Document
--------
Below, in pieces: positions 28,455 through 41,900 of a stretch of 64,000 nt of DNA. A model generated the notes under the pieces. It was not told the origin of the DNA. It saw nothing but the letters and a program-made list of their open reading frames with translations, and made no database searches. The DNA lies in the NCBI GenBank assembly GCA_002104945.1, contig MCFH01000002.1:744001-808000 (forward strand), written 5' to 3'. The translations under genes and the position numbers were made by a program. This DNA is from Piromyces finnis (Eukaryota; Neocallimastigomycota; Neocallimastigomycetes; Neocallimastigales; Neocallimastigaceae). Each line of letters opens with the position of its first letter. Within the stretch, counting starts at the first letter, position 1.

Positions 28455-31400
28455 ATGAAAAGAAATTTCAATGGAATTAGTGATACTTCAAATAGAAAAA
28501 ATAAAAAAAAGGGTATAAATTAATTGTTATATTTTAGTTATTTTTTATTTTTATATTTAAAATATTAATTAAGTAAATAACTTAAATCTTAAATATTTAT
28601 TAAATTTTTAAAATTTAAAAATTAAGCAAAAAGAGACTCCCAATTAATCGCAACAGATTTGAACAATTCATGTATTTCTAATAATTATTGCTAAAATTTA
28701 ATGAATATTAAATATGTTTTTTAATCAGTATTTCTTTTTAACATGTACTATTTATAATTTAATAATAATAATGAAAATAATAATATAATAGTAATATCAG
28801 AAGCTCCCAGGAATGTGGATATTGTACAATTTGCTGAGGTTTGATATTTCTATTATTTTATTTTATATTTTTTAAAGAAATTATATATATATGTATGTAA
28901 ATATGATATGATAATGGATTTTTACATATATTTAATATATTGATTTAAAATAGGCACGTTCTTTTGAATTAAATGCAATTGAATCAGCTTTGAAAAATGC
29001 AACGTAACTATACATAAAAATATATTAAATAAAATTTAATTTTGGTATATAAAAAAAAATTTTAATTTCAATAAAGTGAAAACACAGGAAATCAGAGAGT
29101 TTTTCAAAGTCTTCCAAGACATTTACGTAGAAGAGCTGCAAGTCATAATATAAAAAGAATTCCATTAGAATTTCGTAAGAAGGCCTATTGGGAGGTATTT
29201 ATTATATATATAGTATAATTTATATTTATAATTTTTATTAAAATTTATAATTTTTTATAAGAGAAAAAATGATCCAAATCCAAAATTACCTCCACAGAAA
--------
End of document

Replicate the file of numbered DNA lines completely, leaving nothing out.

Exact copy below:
Below, in pieces: positions 28,455 through 41,900 of a stretch of 64,000 nt of DNA. A model generated the notes under the pieces. It was not told the origin of the DNA. It saw nothing but the letters and a program-made list of their open reading frames with translations, and made no database searches. The DNA lies in the NCBI GenBank assembly GCA_002104945.1, contig MCFH01000002.1:744001-808000 (forward strand), written 5' to 3'. The translations under genes and the position numbers were made by a program. This DNA is from Piromyces finnis (Eukaryota; Neocallimastigomycota; Neocallimastigomycetes; Neocallimastigales; Neocallimastigaceae). Each line of letters opens with the position of its first letter. Within the stretch, counting starts at the first letter, position 1.

Positions 28455-31400
28455 ATGAAAAGAAATTTCAATGGAATTAGTGATACTTCAAATAGAAAAA
28501 ATAAAAAAAAGGGTATAAATTAATTGTTATATTTTAGTTATTTTTTATTTTTATATTTAAAATATTAATTAAGTAAATAACTTAAATCTTAAATATTTAT
28601 TAAATTTTTAAAATTTAAAAATTAAGCAAAAAGAGACTCCCAATTAATCGCAACAGATTTGAACAATTCATGTATTTCTAATAATTATTGCTAAAATTTA
28701 ATGAATATTAAATATGTTTTTTAATCAGTATTTCTTTTTAACATGTACTATTTATAATTTAATAATAATAATGAAAATAATAATATAATAGTAATATCAG
28801 AAGCTCCCAGGAATGTGGATATTGTACAATTTGCTGAGGTTTGATATTTCTATTATTTTATTTTATATTTTTTAAAGAAATTATATATATATGTATGTAA
28901 ATATGATATGATAATGGATTTTTACATATATTTAATATATTGATTTAAAATAGGCACGTTCTTTTGAATTAAATGCAATTGAATCAGCTTTGAAAAATGC
29001 AACGTAACTATACATAAAAATATATTAAATAAAATTTAATTTTGGTATATAAAAAAAAATTTTAATTTCAATAAAGTGAAAACACAGGAAATCAGAGAGT
29101 TTTTCAAAGTCTTCCAAGACATTTACGTAGAAGAGCTGCAAGTCATAATATAAAAAGAATTCCATTAGAATTTCGTAAGAAGGCCTATTGGGAGGTATTT
29201 ATTATATATATAGTATAATTTATATTTATAATTTTTATTAAAATTTATAATTTTTTATAAGAGAAAAAATGATCCAAATCCAAAATTACCTCCACAGAAA